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Consultations with House blocs conclude

By JT - Feb 24,2013 - Last updated at Feb 24,2013

AMMAN — The first round of consultations between Royal Court Chief Fayez Tarawneh and parliamentary blocs over the nomination of a prime minister concluded on Sunday.

He met on Sunday with the last bloc, the eight-member New Approach, according to a Royal Court statement.

The meeting came as a continuation of Tarawneh’s previous meetings with parliamentary blocs, which started last Monday, as they seek to arrive at a consensus on a person to be nominated for premiership.

The bloc’s deputies stressed the need for a prime minister who would be accepted by the majority of the public, and who would not have previously served in the office.

The next premier should also believe in national dialogue and political reform, they noted.

“The next premier and his Cabinet should have an economic reform programme that works to attract foreign investments, attend to energy issues, supports the national industrial sector and gives priority to education,” the bloc said.

They added that the next government should also focus on developing the agricultural sector to create jobs and help curb poverty and unemployment.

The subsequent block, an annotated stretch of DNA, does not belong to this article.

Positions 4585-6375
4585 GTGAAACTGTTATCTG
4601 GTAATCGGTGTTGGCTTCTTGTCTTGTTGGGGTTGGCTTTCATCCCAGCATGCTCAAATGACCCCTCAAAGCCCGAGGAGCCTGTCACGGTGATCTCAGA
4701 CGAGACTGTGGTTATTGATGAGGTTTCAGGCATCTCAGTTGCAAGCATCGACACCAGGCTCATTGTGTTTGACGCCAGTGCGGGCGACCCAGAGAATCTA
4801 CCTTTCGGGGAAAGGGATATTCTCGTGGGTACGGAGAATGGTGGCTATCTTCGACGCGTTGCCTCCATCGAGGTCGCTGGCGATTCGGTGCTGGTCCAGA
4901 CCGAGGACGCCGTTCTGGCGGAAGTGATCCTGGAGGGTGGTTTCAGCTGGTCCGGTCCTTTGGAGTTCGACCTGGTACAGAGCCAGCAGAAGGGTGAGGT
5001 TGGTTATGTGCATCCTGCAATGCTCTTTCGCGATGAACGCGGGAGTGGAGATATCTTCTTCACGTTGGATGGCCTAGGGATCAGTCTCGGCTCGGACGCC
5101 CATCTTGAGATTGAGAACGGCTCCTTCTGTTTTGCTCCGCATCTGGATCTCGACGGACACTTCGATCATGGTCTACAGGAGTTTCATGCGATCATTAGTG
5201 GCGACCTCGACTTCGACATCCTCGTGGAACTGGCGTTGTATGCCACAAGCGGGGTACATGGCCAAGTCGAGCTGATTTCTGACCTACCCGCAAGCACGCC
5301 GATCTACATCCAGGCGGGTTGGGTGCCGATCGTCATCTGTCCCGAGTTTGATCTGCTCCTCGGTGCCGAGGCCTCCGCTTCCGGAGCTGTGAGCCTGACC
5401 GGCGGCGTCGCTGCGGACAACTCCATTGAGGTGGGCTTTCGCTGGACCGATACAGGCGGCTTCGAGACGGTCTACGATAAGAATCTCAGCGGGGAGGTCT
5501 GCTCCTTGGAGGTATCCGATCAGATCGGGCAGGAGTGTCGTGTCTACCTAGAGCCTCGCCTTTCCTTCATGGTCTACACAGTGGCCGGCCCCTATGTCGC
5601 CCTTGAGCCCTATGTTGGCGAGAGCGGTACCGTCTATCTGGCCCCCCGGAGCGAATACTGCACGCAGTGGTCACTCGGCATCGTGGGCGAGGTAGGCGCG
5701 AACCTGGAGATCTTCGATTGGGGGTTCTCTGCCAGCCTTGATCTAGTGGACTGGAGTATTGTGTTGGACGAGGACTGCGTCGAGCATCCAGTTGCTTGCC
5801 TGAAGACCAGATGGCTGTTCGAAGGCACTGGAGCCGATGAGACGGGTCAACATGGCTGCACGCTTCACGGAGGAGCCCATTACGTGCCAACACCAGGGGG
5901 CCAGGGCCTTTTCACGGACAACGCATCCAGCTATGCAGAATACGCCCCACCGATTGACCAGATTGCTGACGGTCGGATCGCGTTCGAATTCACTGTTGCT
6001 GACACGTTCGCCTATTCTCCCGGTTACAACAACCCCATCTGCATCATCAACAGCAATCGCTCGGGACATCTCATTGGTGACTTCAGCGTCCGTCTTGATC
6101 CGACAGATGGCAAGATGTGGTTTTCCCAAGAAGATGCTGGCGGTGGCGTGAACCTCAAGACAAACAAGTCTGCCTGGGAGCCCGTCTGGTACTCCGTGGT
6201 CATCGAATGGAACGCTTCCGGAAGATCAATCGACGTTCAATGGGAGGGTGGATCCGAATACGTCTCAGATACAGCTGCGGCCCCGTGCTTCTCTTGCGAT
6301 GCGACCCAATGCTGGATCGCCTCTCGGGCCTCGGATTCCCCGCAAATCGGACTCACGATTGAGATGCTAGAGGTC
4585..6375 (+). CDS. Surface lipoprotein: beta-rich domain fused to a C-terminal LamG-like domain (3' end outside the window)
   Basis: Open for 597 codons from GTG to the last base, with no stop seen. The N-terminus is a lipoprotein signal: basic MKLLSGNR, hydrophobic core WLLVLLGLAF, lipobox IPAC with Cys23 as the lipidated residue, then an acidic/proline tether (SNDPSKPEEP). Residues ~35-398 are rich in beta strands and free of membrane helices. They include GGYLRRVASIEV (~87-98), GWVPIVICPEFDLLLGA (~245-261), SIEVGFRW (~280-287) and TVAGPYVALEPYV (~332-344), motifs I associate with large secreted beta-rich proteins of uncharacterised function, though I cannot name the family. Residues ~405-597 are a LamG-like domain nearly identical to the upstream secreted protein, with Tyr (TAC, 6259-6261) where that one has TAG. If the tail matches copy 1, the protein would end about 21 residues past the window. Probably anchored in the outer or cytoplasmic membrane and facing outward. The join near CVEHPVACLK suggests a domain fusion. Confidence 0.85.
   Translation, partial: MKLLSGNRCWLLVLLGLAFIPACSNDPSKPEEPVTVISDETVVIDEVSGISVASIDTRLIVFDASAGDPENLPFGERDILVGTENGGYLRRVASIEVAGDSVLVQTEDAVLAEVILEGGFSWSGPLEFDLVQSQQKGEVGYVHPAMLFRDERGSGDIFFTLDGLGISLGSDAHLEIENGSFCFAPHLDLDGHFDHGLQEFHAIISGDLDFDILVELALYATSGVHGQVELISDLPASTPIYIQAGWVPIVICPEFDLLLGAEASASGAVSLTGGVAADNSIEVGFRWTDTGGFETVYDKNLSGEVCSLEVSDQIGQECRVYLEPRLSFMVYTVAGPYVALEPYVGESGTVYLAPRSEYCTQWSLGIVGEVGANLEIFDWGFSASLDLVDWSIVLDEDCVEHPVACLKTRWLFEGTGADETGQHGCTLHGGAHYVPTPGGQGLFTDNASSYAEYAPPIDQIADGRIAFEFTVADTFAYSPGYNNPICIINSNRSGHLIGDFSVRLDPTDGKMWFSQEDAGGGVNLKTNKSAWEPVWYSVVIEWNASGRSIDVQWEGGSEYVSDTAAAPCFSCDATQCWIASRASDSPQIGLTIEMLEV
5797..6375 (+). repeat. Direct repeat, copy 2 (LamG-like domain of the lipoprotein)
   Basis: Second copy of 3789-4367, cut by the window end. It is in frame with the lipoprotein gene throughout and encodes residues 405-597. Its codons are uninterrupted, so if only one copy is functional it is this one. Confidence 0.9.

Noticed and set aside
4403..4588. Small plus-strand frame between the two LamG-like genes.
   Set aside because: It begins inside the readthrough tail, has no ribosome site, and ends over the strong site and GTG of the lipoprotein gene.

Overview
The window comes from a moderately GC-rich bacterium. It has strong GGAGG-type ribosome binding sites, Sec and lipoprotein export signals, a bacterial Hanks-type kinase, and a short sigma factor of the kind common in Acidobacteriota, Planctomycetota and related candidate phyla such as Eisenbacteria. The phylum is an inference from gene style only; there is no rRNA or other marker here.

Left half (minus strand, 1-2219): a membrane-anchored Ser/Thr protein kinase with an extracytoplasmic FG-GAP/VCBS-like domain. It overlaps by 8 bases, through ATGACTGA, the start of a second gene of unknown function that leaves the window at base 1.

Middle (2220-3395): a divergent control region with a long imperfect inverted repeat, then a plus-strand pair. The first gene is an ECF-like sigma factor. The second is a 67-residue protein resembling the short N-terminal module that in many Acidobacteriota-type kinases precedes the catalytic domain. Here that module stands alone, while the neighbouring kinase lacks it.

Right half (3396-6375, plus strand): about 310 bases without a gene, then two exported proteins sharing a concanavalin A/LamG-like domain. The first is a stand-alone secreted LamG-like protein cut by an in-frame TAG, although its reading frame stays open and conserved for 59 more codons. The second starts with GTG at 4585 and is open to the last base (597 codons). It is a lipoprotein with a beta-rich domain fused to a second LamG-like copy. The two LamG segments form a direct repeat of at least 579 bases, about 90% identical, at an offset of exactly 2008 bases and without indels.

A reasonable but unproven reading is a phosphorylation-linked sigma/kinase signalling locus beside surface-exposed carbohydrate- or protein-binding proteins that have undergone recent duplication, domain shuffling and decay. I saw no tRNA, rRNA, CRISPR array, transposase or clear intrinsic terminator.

The “white revolution” that the King called for in the Speech from the Throne meant fighting corruption, working for comprehensive reform, rebuilding and working to address and resolve problems, according to the bloc’s statement.

Throughout the first stage of consultations, Tarawneh conferred with all eight parliamentary blocs.

During his last meeting in the first round of consultations, Tarawneh said he would convey the deputies’ viewpoints to His Majesty King Abdullah, in all transparency and neutrality, pointing out that these consultations are in line with the King’s strong belief in the political role of the Lower House, besides its monitoring and legislative capabilities.

Some of the bloc’s deputies said it was important to have deputies within the next government, but others objected to that, citing that the Parliament and Cabinet should remain separated, with no overlap in their jurisdictions.

The principle of the separation of powers is enshrined in the Constitution, but cooperation among the three branches of power, in the best interest of the country, is vital, Tarawneh said.

On Monday, Tarawneh will begin consultations with the independent deputies. 

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